Private healthcare sector doctors and HIV testing practices in the eThekwini Metro of KwaZulu-Natal.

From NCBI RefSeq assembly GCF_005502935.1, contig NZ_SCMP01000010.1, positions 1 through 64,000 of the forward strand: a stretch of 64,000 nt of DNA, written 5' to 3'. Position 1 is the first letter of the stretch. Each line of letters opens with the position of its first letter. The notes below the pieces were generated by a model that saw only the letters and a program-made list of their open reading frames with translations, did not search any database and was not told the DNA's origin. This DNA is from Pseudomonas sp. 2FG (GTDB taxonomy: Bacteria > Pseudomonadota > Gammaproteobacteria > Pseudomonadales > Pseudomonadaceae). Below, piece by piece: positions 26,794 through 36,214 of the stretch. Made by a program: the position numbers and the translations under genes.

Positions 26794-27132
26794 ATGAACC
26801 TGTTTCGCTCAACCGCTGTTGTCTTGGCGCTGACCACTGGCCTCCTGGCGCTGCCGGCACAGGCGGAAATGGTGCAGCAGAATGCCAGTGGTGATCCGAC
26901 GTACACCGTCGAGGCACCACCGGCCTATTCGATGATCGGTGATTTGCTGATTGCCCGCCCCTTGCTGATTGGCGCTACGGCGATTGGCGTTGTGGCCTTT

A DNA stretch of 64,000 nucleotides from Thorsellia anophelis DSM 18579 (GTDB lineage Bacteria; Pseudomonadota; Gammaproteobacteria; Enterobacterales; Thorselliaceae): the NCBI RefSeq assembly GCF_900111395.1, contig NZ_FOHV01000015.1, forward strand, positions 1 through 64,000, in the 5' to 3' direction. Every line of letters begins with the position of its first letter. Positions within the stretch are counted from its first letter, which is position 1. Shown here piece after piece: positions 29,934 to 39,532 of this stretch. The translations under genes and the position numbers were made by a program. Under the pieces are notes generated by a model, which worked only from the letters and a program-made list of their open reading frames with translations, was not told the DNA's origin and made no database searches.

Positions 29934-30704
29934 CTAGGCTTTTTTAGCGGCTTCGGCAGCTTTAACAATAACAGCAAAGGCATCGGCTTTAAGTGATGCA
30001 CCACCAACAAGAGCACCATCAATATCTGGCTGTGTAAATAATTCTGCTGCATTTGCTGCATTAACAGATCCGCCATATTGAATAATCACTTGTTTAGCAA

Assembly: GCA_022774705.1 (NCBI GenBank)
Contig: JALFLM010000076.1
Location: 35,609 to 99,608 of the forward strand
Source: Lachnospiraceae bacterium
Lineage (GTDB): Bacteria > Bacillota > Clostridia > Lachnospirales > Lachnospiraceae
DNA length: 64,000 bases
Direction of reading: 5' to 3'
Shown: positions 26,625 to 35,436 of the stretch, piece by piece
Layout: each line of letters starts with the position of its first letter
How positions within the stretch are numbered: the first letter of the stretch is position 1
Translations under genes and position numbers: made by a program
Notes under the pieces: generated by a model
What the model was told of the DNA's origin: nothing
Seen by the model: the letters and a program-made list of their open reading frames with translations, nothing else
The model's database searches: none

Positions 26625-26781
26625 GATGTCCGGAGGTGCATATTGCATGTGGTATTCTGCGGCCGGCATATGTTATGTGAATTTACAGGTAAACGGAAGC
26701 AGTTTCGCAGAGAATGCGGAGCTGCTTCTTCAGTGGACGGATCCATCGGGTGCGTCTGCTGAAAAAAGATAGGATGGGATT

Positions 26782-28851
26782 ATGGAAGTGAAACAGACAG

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Background: Human immunodeficiency virus (HIV) testing has many logistic and ethical challenges. The UNAIDS/WHO policy statement states that the testing of individuals must be confidential, be accompanied by counselling, and be conducted with informed consent. HIV testing is integral to the management of the epidemic, and since KwaZulu-Natal (KZN) has the highest prevalence of AIDS in South Africa, it is vital that doctors in this province are knowledgeable about HIV testing practices. This study was undertaken in view of the lack of data on private sector doctors’ HIV testing practices in KwaZulu-Natal. Method: A descriptive cross-sectional study was conducted among private sector doctors who manage HIV and AIDS patients in the eThekwini Metro of KZN. One hundred private practitioners were randomly selected from a sample of 175 consenting private sector doctors. These doctors were asked to fill in an anonymous questionnaire. The questionnaires were collected and analysed using SPSS® version 15. Results: A response rate of 60% was obtained, with 57 (95%) indicating that they do HIV testing after obtaining patients’ consent. Over 96% of the doctors carried out pre-test counselling, while over 98% did post-test counselling. Eighty-one per cent did a confirmatory test if the patient tested positive, while 49% performed a confirmatory test if the patient tested negative; over 50% did the test after three months. Forty-seven per cent did not know or failed to indicate what confirmatory test they used. The majority did not disclose patient status or do counselling in the presence of others. However, if it was done, it was done with the consent of the patient or the parents in cases where the patient was a minor. The majority stated that they follow the guidelines when testing. Conclusion: The HIV testing practices of private sector doctors who participated in the study are compliant with the UNAIDS/WHO policy statement regarding confidentiality, informed consent and counselling. However, doctors’ knowledge of confirmatory test appears to be inadequate.